Chicago Architectural Biennial

BIENNIAL EXPO IS JUST FOR ARCHITECTS; ARTISTS SUPPLY THE PUBLIC’S VOICE.

 

Studio Albori ‘Makeshift’: Photo Tom Harris

“The Architects are Coming!”, “The Architects are Coming!” is the rallying cry for the citywide exposition Chicago is hosting now through January 3, 2016. For 96 days, Chicago is the architectural center of the world.
It is fitting that this city, the birthplace of the skyscraper and bold urban designs by architecture icons–Burnham, Wright, Sullivan and Mies van der Rohe–should host the Chicago Architectural Biennial. Chicago was also a key birthplace of The City Beautiful movement following the 1893 World’s Fair.
Chicago thus holds a special place in architects’ imagination and the call to participate drew visionary ideas from hundreds of architects. The result is an exhibition featuring more than 100 chosen architects spread across five continents. Unlike previous gatherings, fewer than a third of the installations are from the United States.
As an ambitious organizational feat, kudos must be given to the co-curators, Sarah Herda, head of the Graham Foundation (dubbed “the CIA of Architecture”) and Joseph Grima, founder of Space Caviar and director of Ideas City. Herda said that, with no defining architectural “ism” in the world today, they chose to give free rein to a wide diversity of current architectural ideas.
Since the expo helps boost Chicago’s stature worldwide, it has been embraced by City Hall, a boatload of corporate sponsors and local media. The coverage has been glowingly positive with no attempts, to my knowledge, to critique the installations or the roughly two dozen expressions (both modular and textual) of transgressive ideas against past and contemporary practices.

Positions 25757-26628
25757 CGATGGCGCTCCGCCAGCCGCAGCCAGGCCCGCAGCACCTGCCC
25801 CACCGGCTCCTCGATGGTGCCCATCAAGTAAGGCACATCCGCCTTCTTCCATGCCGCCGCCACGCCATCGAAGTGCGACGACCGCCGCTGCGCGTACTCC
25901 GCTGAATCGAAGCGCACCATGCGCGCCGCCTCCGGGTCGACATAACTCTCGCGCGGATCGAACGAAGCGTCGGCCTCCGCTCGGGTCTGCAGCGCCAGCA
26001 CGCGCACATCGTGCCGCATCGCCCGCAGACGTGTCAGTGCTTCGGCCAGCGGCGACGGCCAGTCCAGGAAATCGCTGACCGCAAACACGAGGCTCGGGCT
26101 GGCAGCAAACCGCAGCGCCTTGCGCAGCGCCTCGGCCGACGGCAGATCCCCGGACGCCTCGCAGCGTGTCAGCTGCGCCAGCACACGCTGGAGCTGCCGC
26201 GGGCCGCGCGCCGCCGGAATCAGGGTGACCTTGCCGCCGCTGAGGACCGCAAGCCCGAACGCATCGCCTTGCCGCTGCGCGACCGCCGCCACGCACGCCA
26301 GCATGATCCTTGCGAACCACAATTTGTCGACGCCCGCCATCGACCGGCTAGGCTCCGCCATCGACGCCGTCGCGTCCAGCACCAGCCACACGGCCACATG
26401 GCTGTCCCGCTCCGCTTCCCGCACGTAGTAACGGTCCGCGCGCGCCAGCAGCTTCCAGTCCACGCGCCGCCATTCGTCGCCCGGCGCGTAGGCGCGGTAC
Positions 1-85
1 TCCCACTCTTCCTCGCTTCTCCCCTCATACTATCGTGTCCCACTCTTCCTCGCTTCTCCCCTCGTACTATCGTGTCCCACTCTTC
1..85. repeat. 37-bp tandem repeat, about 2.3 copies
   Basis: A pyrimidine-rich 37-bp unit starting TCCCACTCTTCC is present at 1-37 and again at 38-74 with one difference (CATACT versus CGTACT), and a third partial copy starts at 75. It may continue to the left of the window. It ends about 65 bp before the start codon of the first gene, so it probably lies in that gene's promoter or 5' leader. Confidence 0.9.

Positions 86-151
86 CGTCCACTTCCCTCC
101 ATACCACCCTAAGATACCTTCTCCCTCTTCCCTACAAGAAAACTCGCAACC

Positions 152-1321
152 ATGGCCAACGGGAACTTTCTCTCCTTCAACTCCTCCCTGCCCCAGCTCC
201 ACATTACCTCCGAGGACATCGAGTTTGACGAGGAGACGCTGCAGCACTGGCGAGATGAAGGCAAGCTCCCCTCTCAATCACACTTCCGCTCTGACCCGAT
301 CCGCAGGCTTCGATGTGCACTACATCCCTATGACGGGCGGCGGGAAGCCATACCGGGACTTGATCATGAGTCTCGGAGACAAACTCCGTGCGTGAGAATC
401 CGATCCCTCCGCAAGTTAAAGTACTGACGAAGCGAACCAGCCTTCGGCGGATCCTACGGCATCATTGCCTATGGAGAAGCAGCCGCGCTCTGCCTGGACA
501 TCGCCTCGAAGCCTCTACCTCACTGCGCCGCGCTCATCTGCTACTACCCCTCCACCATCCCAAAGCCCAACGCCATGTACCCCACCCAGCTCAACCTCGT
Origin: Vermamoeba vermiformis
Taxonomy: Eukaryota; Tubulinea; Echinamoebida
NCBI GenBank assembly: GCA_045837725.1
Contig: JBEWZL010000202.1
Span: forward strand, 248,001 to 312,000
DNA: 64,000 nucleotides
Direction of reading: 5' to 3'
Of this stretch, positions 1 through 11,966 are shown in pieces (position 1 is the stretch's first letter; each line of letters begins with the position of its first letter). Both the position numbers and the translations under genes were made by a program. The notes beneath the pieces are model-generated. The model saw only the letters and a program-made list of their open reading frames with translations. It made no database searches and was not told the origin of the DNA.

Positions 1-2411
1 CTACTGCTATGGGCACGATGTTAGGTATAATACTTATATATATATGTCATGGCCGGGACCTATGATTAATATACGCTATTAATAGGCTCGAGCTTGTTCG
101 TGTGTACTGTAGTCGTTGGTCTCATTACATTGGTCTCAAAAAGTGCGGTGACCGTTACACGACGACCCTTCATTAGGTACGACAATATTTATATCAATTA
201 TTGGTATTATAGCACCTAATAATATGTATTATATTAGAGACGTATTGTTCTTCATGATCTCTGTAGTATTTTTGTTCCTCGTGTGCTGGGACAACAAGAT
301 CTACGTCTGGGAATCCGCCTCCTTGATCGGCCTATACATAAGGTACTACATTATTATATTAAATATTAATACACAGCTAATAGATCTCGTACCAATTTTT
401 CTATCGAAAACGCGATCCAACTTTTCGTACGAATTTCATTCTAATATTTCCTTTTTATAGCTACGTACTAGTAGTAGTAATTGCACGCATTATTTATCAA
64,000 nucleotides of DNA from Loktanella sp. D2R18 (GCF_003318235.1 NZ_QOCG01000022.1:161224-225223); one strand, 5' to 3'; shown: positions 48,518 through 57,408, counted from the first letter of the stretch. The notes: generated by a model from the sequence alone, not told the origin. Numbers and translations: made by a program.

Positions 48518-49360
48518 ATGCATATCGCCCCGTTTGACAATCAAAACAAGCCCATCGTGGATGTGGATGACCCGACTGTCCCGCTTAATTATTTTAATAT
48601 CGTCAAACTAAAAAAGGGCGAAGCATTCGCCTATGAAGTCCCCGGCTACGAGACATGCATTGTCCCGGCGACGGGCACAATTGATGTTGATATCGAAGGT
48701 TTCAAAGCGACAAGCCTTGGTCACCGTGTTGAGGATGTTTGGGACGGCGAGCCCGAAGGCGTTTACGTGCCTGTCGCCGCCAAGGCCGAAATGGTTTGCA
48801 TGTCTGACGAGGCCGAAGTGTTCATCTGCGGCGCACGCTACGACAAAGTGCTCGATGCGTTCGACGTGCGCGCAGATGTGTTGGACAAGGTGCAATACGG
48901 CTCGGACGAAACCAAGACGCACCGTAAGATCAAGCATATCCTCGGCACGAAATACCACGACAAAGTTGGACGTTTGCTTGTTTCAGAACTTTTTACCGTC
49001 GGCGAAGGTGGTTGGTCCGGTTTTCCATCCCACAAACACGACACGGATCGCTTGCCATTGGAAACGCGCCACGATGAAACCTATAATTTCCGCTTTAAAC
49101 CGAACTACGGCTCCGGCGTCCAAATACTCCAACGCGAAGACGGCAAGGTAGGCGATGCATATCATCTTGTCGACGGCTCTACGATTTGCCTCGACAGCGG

The scale of the Biennial is impressive. It is taking place at seven sites throughout the city, with the Chicago Cultural Center as its headquarters. Walking throughout the city’s former main library, one’s impression is of total transformation. Never in my memory has the building been so alive. Installations fill its four floors of galleries and public spaces, including one striking installation on a ramp between floors. There is even a private garden outside the library’s front entrance consisting of tree leaf “walls” and sawed-off barks as sitting stools.
The Biennial is a smorgasbord of events beyond the installations. There’s a series of Tuesday Talks with panels of architects, designers, curators and scholars, a film series, lectures by prominent architects from around the world and late-night performances.
This inaugural event draws its name from a famous 1977 gathering of architects at the Graham Foundation, convened by Stanley Tigerman, designed to free architecture from the stranglehold of Miesian dogma at the time. It too called its gathering “The State of the Art of Architecture”.
Among the rebels (who have since achieved international success) who were part of that so-called architectural “mosh pit” were Robert Stern, Richard Meier, Helmut Jahn, Peter Eisenman, James Sterling, Ben Weese and Tigerman.